Left, Right, and Jesus Christ.
In Sherman recently…watching TV… we don’t have cable so I don’t see much of this… commercial after commercial of political ads, one side attacking the other.
Let’s face it, politics is the greatest dividing factor we have in our country right now. Both sides play people against one another. And if you don’t say you’re against one side, then you must be for them.
So what do we do about this whole idea of the Left attacking the Right all while still trying to hold on to Jesus Christ. And what I’m going to ask you to do for me today is simply this: Listen, think, and let this stir in your heart. Because over the next two weeks I’m not going to tell you who to vote for, I’m not going to hold up one side as greater than the other. I’m not going to point out any politicians or even any political platforms. I’m saying all that to get it out of the way before we get to running through this sermon because I don’t want you thinking you’ve walked into another episode of FOX News or CNN.
Over the next two weeks we’re going to take a look at what Jesus had to say about political leadership and God, and even how Paul told us what is expected from Christ followers when it came to those in political power. Yes, I’m going to talk about how you can still be a Christian during this political season we’ve found ourselves in, how we can respond in love to those who do think and hold on to values different from us, and how we should always keep God’s Kingdom at the forefront of our thought process when dealing with politics and our nation.
Open your Bible this morning to Mark 12:13-17 for us to look at the understanding of how we should view politics today. And as you’re turning there, let me set the story.
Just before the question of taxes came up, Jesus just told a story about tenants of a land and how the tenants sought to kill the landowners son and keep the land to themselves. The Pharisees, a group of Jewish teachers who held closely to the Law of the Old Testament wanted to arrest him, but were worried about how the people - a whole lot of them - would revolt if they went after him. So they found another way to get him - talk about taxation. Let’s read this:
And they sent to him some of the Pharisees and some of the Herodians, to trap him in his talk. And they came and said to him, “Teacher, we know that you are true and do not care about anyone’s opinion. For you are not swayed by appearances, but truly teach the way of God. Is it lawful to pay taxes to Caesar, or not? Should we pay them, or should we not?”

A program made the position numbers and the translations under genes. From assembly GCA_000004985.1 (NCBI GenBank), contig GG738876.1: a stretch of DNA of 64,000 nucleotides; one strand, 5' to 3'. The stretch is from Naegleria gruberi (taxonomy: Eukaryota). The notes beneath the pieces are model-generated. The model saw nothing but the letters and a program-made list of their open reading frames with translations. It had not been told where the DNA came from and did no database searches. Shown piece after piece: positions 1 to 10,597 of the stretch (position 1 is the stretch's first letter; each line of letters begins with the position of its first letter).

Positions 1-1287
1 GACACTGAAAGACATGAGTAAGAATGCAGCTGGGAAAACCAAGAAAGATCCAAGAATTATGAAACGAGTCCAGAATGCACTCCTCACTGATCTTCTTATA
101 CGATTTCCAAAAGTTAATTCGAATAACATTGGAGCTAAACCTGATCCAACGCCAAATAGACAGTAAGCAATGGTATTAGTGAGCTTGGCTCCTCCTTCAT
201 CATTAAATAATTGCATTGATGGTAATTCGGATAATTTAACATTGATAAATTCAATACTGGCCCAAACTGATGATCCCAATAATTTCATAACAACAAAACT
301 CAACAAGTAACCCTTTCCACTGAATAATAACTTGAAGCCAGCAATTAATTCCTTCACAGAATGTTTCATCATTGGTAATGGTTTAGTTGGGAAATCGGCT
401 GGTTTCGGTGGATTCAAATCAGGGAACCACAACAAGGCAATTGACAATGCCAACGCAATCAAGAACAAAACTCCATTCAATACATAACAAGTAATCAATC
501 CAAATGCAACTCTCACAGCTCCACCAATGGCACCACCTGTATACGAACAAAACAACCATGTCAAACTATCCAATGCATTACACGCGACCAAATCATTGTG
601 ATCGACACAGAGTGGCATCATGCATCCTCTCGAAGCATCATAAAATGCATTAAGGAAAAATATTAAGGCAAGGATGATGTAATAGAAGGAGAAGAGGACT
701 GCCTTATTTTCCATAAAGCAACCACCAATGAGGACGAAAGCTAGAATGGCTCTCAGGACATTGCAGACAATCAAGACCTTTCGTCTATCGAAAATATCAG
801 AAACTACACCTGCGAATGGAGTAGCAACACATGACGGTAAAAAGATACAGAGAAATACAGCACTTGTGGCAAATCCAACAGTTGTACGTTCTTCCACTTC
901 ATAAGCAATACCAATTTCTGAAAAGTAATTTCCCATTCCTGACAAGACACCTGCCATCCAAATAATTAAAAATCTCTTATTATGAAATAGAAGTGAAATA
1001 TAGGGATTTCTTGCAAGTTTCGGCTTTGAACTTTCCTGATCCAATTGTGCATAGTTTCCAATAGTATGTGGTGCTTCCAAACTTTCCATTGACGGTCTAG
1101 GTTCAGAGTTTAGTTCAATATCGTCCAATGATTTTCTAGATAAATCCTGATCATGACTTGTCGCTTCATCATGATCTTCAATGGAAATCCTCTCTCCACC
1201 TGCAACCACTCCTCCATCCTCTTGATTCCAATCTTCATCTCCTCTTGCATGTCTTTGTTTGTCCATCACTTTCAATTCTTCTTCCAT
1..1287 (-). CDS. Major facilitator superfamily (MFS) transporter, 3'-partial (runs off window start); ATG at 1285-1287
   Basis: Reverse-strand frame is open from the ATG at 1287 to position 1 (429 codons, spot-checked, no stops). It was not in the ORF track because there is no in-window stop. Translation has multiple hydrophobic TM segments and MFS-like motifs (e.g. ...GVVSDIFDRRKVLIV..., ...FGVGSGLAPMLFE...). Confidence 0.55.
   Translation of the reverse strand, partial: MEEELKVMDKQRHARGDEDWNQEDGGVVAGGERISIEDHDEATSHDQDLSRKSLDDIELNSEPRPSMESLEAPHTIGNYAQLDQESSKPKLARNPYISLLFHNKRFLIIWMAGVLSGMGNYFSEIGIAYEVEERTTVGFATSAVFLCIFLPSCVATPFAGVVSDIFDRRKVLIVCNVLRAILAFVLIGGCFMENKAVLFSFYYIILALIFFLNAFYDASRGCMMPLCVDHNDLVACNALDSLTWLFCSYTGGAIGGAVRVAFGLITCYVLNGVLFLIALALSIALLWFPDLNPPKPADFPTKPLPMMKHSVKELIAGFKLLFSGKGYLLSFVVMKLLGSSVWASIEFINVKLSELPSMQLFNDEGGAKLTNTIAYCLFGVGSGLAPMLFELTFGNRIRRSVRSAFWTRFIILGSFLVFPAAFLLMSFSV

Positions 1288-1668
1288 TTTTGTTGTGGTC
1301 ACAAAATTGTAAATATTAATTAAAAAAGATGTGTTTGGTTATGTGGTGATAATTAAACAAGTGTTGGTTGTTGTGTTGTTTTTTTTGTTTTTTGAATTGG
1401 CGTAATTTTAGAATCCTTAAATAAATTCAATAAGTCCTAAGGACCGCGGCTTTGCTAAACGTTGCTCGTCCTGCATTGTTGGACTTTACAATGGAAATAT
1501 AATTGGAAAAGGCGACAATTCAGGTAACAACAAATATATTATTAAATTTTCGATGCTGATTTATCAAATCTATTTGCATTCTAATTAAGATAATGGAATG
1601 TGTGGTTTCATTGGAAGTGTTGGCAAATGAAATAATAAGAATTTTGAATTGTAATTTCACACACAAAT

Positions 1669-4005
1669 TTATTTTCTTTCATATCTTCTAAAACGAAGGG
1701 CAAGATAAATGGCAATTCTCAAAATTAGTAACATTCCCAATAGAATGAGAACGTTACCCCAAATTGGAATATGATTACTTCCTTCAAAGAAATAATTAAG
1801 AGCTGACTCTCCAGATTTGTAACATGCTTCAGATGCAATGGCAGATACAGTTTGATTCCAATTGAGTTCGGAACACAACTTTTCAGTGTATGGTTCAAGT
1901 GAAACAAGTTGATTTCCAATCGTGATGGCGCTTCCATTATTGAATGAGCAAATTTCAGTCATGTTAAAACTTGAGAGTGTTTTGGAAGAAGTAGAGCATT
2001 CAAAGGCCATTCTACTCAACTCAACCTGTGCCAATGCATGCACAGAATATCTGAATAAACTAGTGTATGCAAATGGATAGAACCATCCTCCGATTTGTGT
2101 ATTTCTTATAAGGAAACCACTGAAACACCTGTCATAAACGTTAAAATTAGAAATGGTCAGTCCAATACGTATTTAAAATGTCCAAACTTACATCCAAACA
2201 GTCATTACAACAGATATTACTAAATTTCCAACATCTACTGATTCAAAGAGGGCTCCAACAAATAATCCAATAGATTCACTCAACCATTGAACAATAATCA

The Pharisees were bitter enemies of Jesus, but they also opposed taxation by a foreign nation. See, they wanted the protection of the Roman government but didn’t feel they should have to pay taxes to the Romans since their money should be going to God’s usage. So they decided that if they couldn’t do anything about Jesus then they would get the Romans to do something about this.
If Jesus stood on the side of the Roman taxation, the Jews would hate him and call for him to be arrested by they Jewish guard since Jesus was Jewish. But if he stood against the Romans, then he would be arrested by the Romans as a political criminal. So this question put Jesus in a tight spot, one that seems to be that no matter how he answers this he doesn’t win. Either be despised by the Jews or be despised by the Romans. So what does Jesus do here, he takes a different road - one that would still anger the Pharisees, the religious leaders - yeah, he ticked off the deep church leaders with his answer…check it out:
But, knowing their hypocrisy, he said to them, “Why put me to the test? Bring me a denarius and let me look at it.” And they brought one. And he said to them, “Whose likeness and inscription is this?” They said to him, “Caesar’s.” Jesus said to them, “Render to Caesar the things that are Caesar’s, and to God the things that are God’s.” And they marveled at him.